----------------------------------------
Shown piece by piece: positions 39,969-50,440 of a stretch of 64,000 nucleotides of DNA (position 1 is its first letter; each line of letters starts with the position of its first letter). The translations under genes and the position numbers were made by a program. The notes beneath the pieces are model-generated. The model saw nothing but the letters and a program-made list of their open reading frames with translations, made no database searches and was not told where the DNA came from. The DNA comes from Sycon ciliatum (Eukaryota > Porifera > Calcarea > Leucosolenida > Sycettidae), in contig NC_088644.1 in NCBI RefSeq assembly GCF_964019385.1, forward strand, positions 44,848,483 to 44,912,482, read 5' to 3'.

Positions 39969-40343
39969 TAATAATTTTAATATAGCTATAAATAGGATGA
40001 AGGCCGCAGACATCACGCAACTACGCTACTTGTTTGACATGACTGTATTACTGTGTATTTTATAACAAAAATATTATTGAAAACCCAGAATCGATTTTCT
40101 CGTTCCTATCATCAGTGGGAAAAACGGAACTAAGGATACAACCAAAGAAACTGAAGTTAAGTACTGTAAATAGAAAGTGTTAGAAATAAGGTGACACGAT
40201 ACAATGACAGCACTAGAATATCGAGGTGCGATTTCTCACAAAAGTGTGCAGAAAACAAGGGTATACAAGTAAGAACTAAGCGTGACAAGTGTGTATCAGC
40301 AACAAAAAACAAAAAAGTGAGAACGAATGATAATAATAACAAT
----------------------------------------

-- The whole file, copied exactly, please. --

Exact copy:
Shown piece by piece: positions 39,969-50,440 of a stretch of 64,000 nucleotides of DNA (position 1 is its first letter; each line of letters starts with the position of its first letter). The translations under genes and the position numbers were made by a program. The notes beneath the pieces are model-generated. The model saw nothing but the letters and a program-made list of their open reading frames with translations, made no database searches and was not told where the DNA came from. The DNA comes from Sycon ciliatum (Eukaryota > Porifera > Calcarea > Leucosolenida > Sycettidae), in contig NC_088644.1 in NCBI RefSeq assembly GCF_964019385.1, forward strand, positions 44,848,483 to 44,912,482, read 5' to 3'.

Positions 39969-40343
39969 TAATAATTTTAATATAGCTATAAATAGGATGA
40001 AGGCCGCAGACATCACGCAACTACGCTACTTGTTTGACATGACTGTATTACTGTGTATTTTATAACAAAAATATTATTGAAAACCCAGAATCGATTTTCT
40101 CGTTCCTATCATCAGTGGGAAAAACGGAACTAAGGATACAACCAAAGAAACTGAAGTTAAGTACTGTAAATAGAAAGTGTTAGAAATAAGGTGACACGAT
40201 ACAATGACAGCACTAGAATATCGAGGTGCGATTTCTCACAAAAGTGTGCAGAAAACAAGGGTATACAAGTAAGAACTAAGCGTGACAAGTGTGTATCAGC
40301 AACAAAAAACAAAAAAGTGAGAACGAATGATAATAATAACAAT